Why Vietnam? Explaining the War with Fredrik Logevall
Sep 18, 2012
The Robert S. Strauss Center for International Security and Law invites you to "Why Vietnam? Explaining the War" with Fredrik Logevall, the John S. Knight Professor of International Studies at Cornell University, on Tuesday, September 18 at 12:15 pm in Bass Lecture Hall, LBJ 2.104. Refreshments will be provided.
Why did Vietnam became the setting for one of the longest and bloodiest struggles of the entire post-1945 era, and why did two western powers, first France and then the United States, lose their way there? In this lecture, Fredrik Logevall, author of the just-published Embers of War: The Fall of an Empire and the Making of America's Vietnam, considers these contentions questions anew. Logevall will explore the importance of World War II in laying the groundwork for the French Indochina War that followed, and the major role played from an early point by the United States. American leaders, he will suggest, were never blind to the obstacles that stood in the way of victory against Ho Chi Minh's revolutionary forces, yet they failed to heed the lessons from France's disastrous defeat. Instead, they made the fateful decision to build up and defend South Vietnam, thereby putting the United States on its collision course with history.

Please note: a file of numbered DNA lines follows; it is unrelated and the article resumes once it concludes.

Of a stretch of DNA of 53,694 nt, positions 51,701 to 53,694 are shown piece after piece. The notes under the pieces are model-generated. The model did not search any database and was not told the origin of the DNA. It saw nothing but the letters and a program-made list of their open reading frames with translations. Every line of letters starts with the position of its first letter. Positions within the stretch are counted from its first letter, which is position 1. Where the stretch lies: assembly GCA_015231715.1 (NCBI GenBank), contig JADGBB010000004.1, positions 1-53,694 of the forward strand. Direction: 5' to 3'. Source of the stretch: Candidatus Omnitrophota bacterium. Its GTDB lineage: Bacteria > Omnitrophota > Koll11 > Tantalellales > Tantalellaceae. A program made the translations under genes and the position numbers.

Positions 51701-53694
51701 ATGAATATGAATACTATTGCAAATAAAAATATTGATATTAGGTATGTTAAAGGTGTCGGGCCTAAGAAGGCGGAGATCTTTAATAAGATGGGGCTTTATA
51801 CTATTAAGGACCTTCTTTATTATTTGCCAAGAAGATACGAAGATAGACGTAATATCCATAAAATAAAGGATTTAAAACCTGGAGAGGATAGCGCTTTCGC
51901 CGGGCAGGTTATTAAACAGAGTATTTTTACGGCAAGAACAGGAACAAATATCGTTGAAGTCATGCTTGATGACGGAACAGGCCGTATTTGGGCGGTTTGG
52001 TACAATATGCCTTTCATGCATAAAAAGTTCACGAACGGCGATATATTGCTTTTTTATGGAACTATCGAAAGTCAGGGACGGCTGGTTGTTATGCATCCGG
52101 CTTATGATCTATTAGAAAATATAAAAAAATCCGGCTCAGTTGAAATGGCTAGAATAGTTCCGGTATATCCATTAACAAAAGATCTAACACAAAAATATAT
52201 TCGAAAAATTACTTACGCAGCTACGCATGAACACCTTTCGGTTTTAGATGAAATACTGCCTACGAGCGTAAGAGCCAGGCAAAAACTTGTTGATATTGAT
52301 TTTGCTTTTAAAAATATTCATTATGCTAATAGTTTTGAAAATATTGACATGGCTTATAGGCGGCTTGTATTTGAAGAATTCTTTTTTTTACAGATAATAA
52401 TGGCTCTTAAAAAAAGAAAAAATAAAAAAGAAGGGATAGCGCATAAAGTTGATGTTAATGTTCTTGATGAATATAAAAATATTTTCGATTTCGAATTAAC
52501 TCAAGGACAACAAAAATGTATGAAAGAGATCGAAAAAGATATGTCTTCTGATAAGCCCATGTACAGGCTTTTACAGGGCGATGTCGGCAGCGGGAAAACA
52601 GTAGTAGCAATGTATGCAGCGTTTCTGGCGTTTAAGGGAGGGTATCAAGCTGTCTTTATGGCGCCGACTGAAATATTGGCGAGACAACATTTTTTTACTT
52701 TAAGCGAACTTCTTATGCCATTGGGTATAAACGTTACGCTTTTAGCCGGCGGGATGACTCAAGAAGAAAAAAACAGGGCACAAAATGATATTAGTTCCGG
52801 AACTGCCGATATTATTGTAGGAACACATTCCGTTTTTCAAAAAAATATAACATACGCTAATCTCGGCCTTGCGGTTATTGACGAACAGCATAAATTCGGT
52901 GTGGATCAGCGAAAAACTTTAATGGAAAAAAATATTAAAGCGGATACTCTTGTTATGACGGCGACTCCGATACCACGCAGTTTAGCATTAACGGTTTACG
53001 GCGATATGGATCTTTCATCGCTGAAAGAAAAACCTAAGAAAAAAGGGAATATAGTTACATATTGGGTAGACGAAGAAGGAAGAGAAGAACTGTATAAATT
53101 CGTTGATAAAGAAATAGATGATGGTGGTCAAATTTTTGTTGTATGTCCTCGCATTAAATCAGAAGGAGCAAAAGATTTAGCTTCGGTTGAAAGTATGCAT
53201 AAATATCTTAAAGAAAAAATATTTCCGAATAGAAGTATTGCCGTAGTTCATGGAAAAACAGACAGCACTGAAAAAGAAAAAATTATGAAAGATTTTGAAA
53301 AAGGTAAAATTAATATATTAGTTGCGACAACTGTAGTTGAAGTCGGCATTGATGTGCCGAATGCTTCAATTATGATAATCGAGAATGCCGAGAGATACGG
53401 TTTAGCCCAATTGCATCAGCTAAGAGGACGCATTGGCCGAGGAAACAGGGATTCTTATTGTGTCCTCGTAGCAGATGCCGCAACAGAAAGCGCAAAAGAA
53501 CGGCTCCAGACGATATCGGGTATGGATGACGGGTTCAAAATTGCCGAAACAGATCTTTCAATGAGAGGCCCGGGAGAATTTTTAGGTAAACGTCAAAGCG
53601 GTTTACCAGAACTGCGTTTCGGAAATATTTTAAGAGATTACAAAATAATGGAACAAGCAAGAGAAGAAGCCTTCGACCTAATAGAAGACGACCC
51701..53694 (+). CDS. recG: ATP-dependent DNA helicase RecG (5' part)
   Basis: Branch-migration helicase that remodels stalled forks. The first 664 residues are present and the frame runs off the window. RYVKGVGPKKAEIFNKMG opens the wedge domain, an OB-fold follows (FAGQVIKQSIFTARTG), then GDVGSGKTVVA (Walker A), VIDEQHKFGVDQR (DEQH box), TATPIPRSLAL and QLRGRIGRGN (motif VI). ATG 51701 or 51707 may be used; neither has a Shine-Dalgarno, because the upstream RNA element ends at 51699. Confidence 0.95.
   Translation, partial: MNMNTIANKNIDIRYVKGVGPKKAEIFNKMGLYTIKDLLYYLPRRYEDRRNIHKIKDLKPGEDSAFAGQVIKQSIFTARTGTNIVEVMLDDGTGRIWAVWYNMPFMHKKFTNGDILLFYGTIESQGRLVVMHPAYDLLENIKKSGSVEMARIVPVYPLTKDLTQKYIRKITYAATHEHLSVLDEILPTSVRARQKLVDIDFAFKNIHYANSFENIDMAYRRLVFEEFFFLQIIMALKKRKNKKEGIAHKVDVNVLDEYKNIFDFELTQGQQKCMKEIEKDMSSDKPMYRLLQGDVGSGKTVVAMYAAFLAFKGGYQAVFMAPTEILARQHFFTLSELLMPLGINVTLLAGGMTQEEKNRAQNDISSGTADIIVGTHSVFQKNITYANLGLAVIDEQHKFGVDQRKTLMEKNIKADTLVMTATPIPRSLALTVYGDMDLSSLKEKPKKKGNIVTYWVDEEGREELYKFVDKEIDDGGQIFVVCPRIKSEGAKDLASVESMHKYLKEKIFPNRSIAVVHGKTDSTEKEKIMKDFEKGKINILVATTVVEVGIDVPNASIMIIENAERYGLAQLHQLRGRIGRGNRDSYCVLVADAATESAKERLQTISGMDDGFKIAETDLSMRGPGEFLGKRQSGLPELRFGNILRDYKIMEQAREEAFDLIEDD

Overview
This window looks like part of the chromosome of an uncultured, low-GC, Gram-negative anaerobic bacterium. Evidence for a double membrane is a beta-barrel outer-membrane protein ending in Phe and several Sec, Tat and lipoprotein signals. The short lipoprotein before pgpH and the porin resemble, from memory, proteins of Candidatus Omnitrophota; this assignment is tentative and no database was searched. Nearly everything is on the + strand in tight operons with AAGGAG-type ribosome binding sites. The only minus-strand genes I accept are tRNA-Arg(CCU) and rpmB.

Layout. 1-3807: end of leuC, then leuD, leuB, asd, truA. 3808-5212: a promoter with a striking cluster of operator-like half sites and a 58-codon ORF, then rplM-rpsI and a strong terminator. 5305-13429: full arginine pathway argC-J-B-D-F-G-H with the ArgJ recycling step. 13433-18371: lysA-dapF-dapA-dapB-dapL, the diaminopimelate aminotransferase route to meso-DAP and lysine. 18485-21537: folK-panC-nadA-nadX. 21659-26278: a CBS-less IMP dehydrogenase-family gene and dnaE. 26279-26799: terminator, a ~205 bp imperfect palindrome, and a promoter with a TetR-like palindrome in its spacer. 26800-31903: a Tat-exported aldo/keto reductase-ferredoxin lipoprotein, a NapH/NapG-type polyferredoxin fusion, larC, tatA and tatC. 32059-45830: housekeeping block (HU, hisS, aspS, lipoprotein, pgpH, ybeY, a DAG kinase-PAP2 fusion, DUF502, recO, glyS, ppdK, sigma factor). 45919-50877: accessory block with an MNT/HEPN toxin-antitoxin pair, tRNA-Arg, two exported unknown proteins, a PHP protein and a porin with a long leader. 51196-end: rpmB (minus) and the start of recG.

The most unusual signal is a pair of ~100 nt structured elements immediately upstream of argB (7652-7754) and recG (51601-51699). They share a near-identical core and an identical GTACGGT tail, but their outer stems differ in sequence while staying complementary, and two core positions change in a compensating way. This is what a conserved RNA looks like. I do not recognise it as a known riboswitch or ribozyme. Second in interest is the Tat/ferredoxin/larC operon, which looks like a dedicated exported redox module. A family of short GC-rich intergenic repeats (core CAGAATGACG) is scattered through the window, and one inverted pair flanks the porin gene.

Fredrik Logevall is John S. Knight Professor of International Studies and Professor of History at Cornell, where he serves as director of the Mario Einaudi Center for International Studies. His recent published works include America’s Cold War: The Politics of Insecurity (with Campbell Craig; Belknap Press/Harvard UP, 2009); and A People and a Nation: A History of the United States, 9th ed. (with Mary Beth Norton et al; Cengage, 2011); and Nixon in the World: American Foreign Relations, 1969-1977 (co-edited, with Andrew Preston; Oxford UP, 2008). A former Leverhulme Professor at the University of Nottingham and Mellon Senior Research Fellow at the University of Cambridge, Logevall has also taught at Yale University and the University of California, Santa Barbara.